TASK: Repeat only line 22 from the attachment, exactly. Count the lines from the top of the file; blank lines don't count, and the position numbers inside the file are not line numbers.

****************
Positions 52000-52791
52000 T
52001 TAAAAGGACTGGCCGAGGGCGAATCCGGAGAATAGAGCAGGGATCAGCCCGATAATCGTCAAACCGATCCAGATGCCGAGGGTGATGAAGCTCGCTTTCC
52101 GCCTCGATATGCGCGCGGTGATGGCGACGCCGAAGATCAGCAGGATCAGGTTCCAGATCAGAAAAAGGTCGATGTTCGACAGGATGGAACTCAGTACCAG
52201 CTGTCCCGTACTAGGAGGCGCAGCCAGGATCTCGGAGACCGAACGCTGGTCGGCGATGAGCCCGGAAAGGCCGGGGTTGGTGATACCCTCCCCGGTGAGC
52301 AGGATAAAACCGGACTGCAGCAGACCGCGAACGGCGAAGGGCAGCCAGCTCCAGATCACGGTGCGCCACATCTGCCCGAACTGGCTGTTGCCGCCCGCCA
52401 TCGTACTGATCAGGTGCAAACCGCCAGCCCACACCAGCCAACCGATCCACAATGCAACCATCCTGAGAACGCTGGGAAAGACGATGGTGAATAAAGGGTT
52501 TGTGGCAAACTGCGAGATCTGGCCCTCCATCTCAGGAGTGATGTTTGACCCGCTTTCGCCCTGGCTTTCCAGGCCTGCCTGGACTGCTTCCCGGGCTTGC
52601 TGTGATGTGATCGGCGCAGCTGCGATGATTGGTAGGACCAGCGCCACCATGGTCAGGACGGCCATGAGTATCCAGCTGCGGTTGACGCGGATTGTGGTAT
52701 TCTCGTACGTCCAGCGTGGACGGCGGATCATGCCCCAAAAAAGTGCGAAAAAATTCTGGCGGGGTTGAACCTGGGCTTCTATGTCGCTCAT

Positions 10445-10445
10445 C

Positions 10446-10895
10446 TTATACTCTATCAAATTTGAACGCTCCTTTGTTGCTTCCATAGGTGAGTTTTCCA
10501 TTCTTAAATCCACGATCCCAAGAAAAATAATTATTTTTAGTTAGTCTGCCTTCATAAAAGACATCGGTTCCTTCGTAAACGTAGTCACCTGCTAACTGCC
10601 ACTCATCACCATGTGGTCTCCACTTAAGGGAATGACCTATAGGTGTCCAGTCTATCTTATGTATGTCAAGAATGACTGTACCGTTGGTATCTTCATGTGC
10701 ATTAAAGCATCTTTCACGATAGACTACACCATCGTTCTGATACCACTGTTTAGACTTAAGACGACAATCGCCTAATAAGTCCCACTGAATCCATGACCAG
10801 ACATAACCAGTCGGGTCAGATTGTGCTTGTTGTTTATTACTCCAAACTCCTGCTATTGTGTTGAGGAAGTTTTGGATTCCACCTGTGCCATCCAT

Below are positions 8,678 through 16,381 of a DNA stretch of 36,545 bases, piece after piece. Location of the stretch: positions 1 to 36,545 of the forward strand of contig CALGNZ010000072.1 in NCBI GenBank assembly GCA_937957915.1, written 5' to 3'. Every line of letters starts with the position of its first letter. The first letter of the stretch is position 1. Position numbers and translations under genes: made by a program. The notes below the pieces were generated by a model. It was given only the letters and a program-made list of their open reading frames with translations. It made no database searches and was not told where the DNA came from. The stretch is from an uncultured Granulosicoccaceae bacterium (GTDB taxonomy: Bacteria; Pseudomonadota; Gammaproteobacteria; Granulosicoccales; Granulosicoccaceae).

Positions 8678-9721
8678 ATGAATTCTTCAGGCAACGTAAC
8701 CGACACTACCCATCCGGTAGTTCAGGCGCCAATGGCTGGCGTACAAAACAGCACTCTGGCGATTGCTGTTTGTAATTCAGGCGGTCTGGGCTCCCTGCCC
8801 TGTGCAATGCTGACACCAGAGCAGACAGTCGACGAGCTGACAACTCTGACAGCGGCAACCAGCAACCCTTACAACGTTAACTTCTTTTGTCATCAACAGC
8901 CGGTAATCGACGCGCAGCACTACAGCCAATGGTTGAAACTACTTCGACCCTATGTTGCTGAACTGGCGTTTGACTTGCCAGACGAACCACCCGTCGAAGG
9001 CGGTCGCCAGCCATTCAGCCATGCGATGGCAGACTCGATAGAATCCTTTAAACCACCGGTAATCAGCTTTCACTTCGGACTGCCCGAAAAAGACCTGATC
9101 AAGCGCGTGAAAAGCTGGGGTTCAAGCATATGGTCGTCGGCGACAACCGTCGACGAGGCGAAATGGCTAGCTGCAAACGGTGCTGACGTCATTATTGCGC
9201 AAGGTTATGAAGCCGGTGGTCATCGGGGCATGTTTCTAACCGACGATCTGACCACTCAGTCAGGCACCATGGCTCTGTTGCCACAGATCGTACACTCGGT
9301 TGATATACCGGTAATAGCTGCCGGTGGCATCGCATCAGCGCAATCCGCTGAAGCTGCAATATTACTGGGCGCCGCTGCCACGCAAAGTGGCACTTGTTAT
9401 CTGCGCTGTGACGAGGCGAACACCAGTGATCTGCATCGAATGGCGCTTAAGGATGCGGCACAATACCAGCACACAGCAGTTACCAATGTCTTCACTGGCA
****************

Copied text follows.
8701 CGACACTACCCATCCGGTAGTTCAGGCGCCAATGGCTGGCGTACAAAACAGCACTCTGGCGATTGCTGTTTGTAATTCAGGCGGTCTGGGCTCCCTGCCC